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Clinical features, diagnostic methods, treatments, and outcomes associated with ingested wires in the abdomen of horses: 16 cases (2002–2013)

Laura K. MarleyDepartment of Clinical Sciences, College of Veterinary Medicine and Biomedical Sciences, Colorado State University, Fort Collins, CO 80523.

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Carl SofflerDepartment of Clinical Sciences, College of Veterinary Medicine and Biomedical Sciences, Colorado State University, Fort Collins, CO 80523.

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Eileen S. HackettDepartment of Clinical Sciences, College of Veterinary Medicine and Biomedical Sciences, Colorado State University, Fort Collins, CO 80523.

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Abstract

OBJECTIVE To describe clinical features, diagnostic methods, treatments, and outcomes associated with ingested wire foreign bodies in the abdomen of horses.

DESIGN Retrospective case series.

ANIMALS 16 client-owned horses with ingested wire in their abdomens that were evaluated at a veterinary teaching hospital between April 2002 and February 2013.

PROCEDURES Data for each case were collected from medical records and owners and then reviewed. Differences in clinicopathologic variables between horses that did (survivors) or did not (nonsurvivors) survive to discharge from the hospital were assessed.

RESULTS The median duration of clinical signs prior to admission was 5.5 days (range, 0.5 to 1,095 days). Survivors (n = 4) had significantly lower median WBC count, neutrophil count, and plasma total protein concentration, compared with nonsurvivors (12), and all survivors underwent surgical treatment. Peritoneal fluid analysis revealed suppurative or septic peritonitis in all 8 horses tested. The presence of wire was confirmed by abdominal radiography (n = 6), exploratory laparotomy (2), and necropsy (8). The median length of ingested wire was 6 cm; wire had perforated viscera in 13 horses, 10 of which subsequently developed abdominal abscesses.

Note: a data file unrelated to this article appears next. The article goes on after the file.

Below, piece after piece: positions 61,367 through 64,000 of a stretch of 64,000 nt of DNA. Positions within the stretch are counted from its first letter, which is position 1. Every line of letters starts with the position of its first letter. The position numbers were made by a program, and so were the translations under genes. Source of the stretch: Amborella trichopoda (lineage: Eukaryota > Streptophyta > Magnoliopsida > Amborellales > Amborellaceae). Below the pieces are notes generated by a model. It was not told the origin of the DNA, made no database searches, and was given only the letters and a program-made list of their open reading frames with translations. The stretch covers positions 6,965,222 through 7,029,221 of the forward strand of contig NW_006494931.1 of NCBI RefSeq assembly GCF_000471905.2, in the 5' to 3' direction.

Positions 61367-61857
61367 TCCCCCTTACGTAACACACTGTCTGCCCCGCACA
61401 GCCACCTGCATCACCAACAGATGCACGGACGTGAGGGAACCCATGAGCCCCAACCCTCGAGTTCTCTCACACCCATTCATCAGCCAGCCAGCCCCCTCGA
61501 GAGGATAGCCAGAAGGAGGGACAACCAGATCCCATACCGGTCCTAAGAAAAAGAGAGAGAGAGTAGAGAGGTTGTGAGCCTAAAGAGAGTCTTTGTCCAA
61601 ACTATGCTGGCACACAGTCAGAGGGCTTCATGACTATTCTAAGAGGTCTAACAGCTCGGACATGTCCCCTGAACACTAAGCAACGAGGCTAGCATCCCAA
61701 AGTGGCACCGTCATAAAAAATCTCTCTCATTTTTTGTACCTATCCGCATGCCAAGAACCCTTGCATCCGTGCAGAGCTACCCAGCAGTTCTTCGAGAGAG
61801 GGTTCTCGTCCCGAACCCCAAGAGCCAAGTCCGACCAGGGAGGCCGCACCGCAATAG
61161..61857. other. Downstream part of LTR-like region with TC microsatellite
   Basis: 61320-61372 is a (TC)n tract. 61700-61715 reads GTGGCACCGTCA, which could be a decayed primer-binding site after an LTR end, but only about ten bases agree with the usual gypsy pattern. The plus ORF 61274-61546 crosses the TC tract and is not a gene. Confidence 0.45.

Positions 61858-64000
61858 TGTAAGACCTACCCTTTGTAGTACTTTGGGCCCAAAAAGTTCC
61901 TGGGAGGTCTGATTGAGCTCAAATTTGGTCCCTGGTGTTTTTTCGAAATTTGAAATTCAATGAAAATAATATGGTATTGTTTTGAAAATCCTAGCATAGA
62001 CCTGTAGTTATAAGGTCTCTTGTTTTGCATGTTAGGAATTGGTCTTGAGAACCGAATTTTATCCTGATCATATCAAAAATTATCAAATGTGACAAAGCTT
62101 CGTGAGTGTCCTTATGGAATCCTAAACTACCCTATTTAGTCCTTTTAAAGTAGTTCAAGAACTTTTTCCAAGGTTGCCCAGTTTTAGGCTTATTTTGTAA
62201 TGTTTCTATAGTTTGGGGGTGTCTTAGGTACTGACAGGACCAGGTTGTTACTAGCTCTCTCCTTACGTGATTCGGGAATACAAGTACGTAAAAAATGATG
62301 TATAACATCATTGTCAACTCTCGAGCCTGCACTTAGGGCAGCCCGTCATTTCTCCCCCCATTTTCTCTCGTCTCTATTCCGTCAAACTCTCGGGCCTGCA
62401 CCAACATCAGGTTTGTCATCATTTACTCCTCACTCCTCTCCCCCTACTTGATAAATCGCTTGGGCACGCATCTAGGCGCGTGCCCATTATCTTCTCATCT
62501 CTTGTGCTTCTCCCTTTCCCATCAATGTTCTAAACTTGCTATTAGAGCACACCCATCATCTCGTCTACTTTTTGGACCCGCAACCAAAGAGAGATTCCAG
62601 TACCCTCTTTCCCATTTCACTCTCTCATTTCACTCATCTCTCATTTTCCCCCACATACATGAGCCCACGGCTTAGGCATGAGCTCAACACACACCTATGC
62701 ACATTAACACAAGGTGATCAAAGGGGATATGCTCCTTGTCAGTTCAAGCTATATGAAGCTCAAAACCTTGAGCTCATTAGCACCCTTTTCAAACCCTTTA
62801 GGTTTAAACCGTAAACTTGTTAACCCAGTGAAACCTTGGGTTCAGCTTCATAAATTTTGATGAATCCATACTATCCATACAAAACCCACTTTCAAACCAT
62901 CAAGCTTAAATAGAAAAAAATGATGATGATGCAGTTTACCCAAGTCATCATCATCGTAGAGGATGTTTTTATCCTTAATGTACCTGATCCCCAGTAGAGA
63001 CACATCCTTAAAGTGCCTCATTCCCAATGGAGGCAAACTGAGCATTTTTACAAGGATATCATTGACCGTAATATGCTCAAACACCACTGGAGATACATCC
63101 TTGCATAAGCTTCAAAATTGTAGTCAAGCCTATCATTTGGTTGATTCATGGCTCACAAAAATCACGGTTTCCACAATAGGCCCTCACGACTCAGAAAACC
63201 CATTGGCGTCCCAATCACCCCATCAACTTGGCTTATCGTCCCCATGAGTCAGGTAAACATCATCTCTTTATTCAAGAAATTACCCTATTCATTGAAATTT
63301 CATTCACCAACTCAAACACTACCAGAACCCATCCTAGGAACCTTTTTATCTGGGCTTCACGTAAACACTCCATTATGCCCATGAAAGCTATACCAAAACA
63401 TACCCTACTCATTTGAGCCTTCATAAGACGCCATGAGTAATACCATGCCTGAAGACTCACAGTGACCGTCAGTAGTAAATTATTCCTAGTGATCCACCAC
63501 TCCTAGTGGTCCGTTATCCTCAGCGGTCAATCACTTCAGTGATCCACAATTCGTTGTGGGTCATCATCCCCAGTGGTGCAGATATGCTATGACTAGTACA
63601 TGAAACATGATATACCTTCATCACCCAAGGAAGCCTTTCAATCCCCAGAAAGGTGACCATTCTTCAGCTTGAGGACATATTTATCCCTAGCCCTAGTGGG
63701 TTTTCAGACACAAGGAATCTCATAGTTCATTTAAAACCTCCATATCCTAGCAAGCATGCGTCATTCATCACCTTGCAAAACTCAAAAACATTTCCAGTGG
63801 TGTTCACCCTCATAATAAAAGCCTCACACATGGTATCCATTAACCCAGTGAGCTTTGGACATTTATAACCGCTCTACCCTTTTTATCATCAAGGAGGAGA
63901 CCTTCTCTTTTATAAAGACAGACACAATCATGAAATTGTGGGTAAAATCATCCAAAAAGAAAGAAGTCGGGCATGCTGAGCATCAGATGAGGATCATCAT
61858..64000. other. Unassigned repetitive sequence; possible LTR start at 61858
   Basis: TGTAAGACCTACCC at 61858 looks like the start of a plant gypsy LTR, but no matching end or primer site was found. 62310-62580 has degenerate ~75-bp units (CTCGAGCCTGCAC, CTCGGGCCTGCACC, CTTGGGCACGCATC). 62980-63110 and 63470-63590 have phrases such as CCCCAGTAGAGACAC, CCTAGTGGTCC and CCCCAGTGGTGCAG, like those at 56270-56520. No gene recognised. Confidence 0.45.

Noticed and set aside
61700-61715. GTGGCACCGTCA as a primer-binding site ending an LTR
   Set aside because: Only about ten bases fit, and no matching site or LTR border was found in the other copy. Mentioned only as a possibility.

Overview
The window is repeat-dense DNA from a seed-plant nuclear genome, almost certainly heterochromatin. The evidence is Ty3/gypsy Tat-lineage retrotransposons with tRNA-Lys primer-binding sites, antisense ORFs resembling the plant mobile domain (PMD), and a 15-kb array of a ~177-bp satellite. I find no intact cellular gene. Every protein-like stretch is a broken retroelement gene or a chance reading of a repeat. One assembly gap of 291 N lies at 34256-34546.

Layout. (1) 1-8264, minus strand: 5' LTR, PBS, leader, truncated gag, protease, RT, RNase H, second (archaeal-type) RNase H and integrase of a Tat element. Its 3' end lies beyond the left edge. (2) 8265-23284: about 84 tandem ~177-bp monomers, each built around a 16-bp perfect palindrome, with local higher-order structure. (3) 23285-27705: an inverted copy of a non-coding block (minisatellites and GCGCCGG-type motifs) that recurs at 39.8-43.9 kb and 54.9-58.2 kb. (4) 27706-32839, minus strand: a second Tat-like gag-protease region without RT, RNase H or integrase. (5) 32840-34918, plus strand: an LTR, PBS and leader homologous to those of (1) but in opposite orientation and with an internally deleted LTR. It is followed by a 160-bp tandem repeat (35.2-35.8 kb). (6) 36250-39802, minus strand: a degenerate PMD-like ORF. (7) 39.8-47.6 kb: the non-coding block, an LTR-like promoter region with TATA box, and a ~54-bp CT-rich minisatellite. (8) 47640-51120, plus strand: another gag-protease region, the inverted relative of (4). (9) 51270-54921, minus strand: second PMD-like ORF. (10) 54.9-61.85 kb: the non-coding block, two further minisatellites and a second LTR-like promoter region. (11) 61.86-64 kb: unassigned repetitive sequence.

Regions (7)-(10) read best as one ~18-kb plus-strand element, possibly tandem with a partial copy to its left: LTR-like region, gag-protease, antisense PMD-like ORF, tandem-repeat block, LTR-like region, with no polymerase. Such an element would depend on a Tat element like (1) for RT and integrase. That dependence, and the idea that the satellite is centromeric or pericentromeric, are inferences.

CONCLUSION AND CLINICAL RELEVANCE Abdominal perforation by wire should be considered a differential diagnosis for horses with peritonitis and abdominal abscesses. Radiography is useful for detection of wire foreign bodies in the abdomens of horses. Given the guarded prognosis for affected horses suggested by results of the present study, early and aggressive treatment, including exploratory laparotomy to retrieve the wire and address perforations, peritonitis, and abscesses, should be considered.

Abstract

OBJECTIVE To describe clinical features, diagnostic methods, treatments, and outcomes associated with ingested wire foreign bodies in the abdomen of horses.

DESIGN Retrospective case series.

ANIMALS 16 client-owned horses with ingested wire in their abdomens that were evaluated at a veterinary teaching hospital between April 2002 and February 2013.

PROCEDURES Data for each case were collected from medical records and owners and then reviewed. Differences in clinicopathologic variables between horses that did (survivors) or did not (nonsurvivors) survive to discharge from the hospital were assessed.

RESULTS The median duration of clinical signs prior to admission was 5.5 days (range, 0.5 to 1,095 days). Survivors (n = 4) had significantly lower median WBC count, neutrophil count, and plasma total protein concentration, compared with nonsurvivors (12), and all survivors underwent surgical treatment. Peritoneal fluid analysis revealed suppurative or septic peritonitis in all 8 horses tested. The presence of wire was confirmed by abdominal radiography (n = 6), exploratory laparotomy (2), and necropsy (8). The median length of ingested wire was 6 cm; wire had perforated viscera in 13 horses, 10 of which subsequently developed abdominal abscesses.

CONCLUSION AND CLINICAL RELEVANCE Abdominal perforation by wire should be considered a differential diagnosis for horses with peritonitis and abdominal abscesses. Radiography is useful for detection of wire foreign bodies in the abdomens of horses. Given the guarded prognosis for affected horses suggested by results of the present study, early and aggressive treatment, including exploratory laparotomy to retrieve the wire and address perforations, peritonitis, and abscesses, should be considered.

Contributor Notes

Address correspondence to Dr. Hackett (Eileen.Hackett@colostate.edu).